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6473Re: [Synoptic-L] Matthean and Lukan Dependence on Mark

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  • Maluflen@aol.com
    Jul 8, 2001
      In a message dated 7/7/2001 11:48:31 AM Eastern Daylight Time,
      weedent@... writes:

      << My attempt was to suggest that the evidence I offered provides
      compelling reason, absent any other extant evidence to the contrary with
      reference to the specific patterning of the portrayal of the disciples in the
      three, that Mark was prior to Matthew and Luke and that the latter two used
      Mark as a source. I am not arguing from the perspective of any other
      linguistic or rhetorical perspective---only the issue of characterization as
      it pertains to the disciples in the three Gospels. >>

      At the risk of repeating argumentation that has taken place several times on
      this list in the past, I would like to react to this argument that has been
      allowed to pass relatively unchallenged here in the last few weeks of
      discussion. I should preface my comments by saying that I was away for three
      weeks, without good access to Internet, in the latter part of June and early
      July, and I have not yet gone back to read especially Weeden's lengthy
      interventions (attached files, etc.) on this topic, which I still hope to do
      when I have time.

      On the basis of several of Ted's recent posts that I have read, I would say
      that this particular argument in favor of Markan priority is one that I am
      delighted to see given such prominence by Ted, because I think it is
      especially weak. I would make two points: 1. I think Ted exaggerates the
      difference between the portrayal of the Twelve in Mark and in the other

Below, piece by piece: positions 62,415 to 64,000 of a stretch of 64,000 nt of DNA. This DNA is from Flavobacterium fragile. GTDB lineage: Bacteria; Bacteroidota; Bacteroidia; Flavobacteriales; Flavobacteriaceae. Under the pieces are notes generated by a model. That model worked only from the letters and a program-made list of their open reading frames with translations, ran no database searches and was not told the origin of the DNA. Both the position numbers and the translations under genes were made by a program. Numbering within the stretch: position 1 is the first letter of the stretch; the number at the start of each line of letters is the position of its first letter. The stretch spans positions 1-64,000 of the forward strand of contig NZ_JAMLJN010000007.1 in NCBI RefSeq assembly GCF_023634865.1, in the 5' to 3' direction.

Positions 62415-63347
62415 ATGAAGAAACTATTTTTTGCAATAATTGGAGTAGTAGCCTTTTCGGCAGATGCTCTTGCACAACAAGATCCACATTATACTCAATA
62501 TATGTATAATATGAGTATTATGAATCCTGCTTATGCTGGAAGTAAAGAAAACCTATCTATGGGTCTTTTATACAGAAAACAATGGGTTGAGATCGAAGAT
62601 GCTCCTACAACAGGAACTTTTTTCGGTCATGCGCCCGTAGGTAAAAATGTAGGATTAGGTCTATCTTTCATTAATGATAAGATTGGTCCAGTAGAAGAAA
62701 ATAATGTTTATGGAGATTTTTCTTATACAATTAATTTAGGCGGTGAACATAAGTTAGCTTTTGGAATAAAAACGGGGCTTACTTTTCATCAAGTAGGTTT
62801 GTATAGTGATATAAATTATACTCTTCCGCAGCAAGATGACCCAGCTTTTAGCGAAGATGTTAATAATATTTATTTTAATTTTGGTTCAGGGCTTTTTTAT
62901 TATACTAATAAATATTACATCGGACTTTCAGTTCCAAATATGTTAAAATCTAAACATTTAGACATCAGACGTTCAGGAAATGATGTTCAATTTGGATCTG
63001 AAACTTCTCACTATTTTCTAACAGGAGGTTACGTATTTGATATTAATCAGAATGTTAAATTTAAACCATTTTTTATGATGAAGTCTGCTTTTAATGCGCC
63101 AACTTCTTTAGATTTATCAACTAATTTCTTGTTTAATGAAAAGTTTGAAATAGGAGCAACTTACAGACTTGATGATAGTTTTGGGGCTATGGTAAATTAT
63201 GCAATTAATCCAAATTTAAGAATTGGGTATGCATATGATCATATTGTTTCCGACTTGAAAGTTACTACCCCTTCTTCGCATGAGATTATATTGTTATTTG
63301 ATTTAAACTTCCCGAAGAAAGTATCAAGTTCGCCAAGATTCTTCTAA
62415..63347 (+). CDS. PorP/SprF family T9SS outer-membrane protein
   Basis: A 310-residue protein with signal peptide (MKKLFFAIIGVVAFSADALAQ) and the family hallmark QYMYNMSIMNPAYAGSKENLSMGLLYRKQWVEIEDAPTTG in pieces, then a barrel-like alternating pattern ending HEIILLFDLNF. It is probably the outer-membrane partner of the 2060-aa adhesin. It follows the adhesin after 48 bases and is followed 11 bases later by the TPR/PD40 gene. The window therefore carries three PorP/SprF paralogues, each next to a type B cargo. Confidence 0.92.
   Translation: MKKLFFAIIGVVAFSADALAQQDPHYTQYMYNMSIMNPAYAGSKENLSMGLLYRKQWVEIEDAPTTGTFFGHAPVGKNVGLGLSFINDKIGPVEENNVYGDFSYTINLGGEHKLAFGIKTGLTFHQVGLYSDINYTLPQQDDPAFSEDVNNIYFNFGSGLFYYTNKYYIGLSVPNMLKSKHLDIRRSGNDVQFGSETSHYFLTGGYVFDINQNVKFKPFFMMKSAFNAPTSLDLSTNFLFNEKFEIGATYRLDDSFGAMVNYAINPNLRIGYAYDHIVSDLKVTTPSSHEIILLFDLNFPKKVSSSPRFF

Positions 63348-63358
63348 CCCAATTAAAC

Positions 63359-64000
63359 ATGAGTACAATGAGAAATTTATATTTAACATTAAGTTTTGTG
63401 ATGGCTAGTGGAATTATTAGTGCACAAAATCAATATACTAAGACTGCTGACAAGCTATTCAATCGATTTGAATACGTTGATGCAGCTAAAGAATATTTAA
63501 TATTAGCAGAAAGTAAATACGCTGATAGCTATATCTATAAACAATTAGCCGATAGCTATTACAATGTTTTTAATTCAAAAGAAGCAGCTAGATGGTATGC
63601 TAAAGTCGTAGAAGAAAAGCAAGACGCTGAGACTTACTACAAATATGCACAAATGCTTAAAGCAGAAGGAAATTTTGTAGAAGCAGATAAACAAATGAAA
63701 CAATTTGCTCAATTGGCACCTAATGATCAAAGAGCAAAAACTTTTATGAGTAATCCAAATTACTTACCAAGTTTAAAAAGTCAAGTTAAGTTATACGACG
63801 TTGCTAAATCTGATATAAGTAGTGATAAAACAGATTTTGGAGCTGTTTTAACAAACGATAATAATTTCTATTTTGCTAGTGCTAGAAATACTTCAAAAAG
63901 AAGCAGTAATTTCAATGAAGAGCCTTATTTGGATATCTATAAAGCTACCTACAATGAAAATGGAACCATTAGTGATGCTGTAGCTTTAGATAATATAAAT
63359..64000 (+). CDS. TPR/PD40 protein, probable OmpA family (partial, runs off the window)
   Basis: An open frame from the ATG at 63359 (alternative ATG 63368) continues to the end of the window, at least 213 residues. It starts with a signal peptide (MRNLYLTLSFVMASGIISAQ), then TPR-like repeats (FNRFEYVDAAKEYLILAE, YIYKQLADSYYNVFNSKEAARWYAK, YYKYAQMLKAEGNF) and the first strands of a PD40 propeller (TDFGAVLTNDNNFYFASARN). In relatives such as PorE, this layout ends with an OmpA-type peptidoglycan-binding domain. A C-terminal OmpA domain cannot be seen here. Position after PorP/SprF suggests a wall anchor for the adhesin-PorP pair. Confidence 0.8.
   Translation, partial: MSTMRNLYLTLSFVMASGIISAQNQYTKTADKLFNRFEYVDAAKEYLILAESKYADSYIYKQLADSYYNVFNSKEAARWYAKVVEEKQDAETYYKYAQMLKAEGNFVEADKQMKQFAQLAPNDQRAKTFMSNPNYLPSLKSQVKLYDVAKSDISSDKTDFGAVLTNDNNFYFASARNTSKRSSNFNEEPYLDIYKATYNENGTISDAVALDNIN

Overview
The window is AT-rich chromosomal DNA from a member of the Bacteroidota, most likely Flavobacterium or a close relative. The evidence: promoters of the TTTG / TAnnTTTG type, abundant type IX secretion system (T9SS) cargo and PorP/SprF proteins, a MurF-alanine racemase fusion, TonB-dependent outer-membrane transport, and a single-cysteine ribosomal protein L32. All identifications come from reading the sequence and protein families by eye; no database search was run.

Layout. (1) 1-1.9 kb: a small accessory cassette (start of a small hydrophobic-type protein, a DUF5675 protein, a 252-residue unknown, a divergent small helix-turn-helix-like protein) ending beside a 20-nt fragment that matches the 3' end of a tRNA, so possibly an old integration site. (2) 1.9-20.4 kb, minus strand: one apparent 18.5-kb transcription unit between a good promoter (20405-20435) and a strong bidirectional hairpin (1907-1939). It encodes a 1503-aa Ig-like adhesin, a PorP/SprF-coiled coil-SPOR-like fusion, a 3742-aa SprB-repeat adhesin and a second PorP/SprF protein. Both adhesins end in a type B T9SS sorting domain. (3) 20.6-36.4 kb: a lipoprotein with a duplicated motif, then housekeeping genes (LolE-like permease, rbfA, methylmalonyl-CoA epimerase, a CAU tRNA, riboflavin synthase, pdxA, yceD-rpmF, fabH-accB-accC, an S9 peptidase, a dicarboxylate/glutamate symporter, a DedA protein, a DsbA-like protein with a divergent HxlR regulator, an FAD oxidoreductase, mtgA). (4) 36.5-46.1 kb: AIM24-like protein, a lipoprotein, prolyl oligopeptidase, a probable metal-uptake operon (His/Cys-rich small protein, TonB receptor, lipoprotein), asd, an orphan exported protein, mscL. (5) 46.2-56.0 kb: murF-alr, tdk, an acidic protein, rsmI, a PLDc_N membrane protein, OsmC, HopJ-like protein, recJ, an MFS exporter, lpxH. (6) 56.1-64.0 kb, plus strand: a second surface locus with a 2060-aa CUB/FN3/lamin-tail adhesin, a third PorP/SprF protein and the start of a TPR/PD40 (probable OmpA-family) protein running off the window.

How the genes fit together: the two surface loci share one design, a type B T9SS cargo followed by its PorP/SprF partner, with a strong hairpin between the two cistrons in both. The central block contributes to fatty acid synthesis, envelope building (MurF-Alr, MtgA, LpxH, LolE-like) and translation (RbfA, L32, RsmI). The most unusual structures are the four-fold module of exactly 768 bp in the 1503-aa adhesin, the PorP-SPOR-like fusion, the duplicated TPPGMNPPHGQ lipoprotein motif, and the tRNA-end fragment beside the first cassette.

Synoptics, especially Matthew; and 2. Even allowing that the difference is as
      great as Ted says it is, as an argument in favor of Markan priority it is
      still scarcely incontrovertible or strong. I would concede, still allowing
      for the moment that Ted's subjective evaluation of the difference in
      presentation between Mark and the other Synoptics regarding the disciples is
      accurate, that one could make something of an argument for Markan priority
      here, based on the overall tendency of historical development, which was in
      the direction of greater veneration and honor given to the Twelve Apostles in
      the great church. However, it should be remembered that the Gospels are
      roughly contemporary documents, and so an argument based on this tendency of
      a temporally evolving church history is weak to the extent that other factors
      could well have motivated a relatively "late" Mark to highlight the negative
      aspect of the portrayal of the disciples found in his sources. It is usually
      the "understanding" of the disciples that is criticized by Jesus in Mk, and
      some modern scholars have rightly pointed out that this emphasis has the
      effect of highlighting the divinity (mysterious, incomprehensible) of Jesus:
      so this motif would be at the service of a high Christology in Mark. I have
      also argued that Mark is a moralistic Gospel in the sense that the author
      uses older material, originally written as legitimation of Jesus as Israel's
      Messiah, for more parochial, pastoral, moral purposes. The disciples become
      representatives of contemporary disciples of Jesus and their failures become
      transparent of weaknesses in discipleship that Mark perceives in the Roman
      Christians he is writing to, who are weak in the face of growing persecution
      from the side of the State. As for my first point, the extent to which the
      difference between Mark and the other Synoptics is exaggerated, I would refer
      to a number of interventions I made on this list two or three years ago in
      dialogue with Yuri Kuchinsky (perhaps someone who knows his/her way around
      the archives of Synoptic-L could help me here).

      Leonard Maluf

      Synoptic-L Homepage: http://www.bham.ac.uk/theology/synoptic-l
      List Owner: Synoptic-L-Owner@...
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